Nickel has quietly been consolidating a bottom to its price trough these last few months. Following a calamitous fall from $8.80/lb at the start of September to nearly $4/lb in late October 2008, the metal bottomed out at an average around $4.50/lb since. Bouncing around on good news and bad, dollar fluctuations and financial scares either side of this number it has been particularly stable this last month as the graph from the LME below shows:
Yet at the same time, LME stock levels (the most visible but far from the only one) have continued to rise from 78k tons in January to nearly 107k tons now. Not a huge rise you may say when looking at many other metals but significant in that it has failed to depress the price. Moreover, stainless production and prices have continued to contract in the face of weak demand ” stainless steel and alloys account for 87% of nickel demand according to some sources.
So why the new found resilience in the nickel price? Production has been closed in the face of falling demand although many feel the cutbacks have not gone far or fast enough. Demand reduction has been as a result of both the current contraction in manufacturing, particularly among autos, white goods and capital projects, but it has also been exacerbated by demand destruction as a result of nickel grades of stainless being substituted by low or zero nickel alloys. This has been going on for 1-2 years and as new alloys are designed in, long term demand destruction for nickel becomes inevitable.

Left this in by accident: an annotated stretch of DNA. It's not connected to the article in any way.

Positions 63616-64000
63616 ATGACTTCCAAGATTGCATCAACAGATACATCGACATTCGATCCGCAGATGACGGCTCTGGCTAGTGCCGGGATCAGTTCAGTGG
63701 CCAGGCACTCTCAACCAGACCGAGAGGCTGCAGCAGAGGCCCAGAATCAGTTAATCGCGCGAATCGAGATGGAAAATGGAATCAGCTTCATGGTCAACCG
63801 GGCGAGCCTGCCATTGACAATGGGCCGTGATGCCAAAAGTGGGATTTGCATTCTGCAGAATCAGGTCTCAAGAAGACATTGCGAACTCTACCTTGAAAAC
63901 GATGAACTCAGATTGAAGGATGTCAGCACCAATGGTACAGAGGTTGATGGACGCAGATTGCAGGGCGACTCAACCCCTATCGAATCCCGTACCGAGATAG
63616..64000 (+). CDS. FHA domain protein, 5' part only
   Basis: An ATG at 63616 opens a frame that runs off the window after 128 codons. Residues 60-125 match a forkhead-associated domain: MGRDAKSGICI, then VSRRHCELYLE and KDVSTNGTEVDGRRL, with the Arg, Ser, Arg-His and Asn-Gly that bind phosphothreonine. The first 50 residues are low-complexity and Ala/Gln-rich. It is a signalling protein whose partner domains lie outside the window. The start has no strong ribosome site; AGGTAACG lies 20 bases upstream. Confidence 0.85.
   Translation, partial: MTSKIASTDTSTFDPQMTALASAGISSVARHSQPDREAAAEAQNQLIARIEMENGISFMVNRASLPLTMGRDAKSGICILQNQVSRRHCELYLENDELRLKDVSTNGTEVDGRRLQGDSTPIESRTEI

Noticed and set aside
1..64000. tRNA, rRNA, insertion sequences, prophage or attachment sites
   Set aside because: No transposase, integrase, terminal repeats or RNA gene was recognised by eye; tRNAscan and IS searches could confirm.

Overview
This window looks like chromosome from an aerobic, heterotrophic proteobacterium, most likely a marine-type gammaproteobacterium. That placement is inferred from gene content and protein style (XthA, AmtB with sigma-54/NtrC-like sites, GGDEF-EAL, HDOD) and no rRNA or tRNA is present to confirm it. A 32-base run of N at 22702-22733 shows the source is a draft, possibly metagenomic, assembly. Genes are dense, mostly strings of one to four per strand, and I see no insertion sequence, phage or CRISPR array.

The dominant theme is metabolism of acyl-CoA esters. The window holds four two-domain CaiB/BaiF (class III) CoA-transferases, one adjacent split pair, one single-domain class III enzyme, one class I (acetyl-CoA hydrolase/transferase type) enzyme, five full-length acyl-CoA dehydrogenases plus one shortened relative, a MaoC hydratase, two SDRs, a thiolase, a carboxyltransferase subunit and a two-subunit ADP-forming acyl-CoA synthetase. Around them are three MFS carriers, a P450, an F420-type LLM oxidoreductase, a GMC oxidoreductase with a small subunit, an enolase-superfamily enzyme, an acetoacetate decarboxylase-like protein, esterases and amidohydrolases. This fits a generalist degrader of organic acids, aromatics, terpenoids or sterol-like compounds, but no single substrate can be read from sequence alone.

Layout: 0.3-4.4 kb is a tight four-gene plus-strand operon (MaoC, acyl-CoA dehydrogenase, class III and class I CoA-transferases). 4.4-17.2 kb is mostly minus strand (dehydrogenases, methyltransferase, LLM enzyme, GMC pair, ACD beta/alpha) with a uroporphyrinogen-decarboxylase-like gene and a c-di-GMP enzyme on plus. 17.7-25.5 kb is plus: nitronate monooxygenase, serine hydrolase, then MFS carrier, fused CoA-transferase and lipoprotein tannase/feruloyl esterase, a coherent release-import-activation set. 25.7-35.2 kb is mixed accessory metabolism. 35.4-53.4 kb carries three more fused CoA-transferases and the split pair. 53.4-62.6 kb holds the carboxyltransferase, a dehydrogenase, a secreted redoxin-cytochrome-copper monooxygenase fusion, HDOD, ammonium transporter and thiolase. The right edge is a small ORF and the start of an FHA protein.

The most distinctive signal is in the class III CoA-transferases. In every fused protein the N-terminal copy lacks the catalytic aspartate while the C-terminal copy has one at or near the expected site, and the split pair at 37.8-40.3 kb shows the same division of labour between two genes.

Deutsche Bank is suggesting stainless demand will continue to grow by 7.2% per annum led by China with a 20% growth into 2010. But the same report is suggesting growth in North America and Europe will be 2.8 to 4.0% which we cannot see this year so we take that global projection with caution. Even CRU appears to support their projections, but just because demand was relentlessly increasing from 2000 to 2007 doesn’t mean it will continue to increase this year and next. Boosters point to demand among aerospace, petrochemical and nuclear; but again we cannot see strong demand from these sectors before 2011 at the earliest. However the wider market does appear to feel that supply and demand is coming closer into balance in spite of the gradually rising inventory levels. If they are correct (and they only have to believe they are correct for investors to influence the price) then we could see nickel prices firming later in the year or early next year. We cannot see a supply side crisis that would justify a dramatic price rise but for consumers able to predict forward demand the second quarter may not be a bad time to be covering a percentage of forward requirements for 2009/10.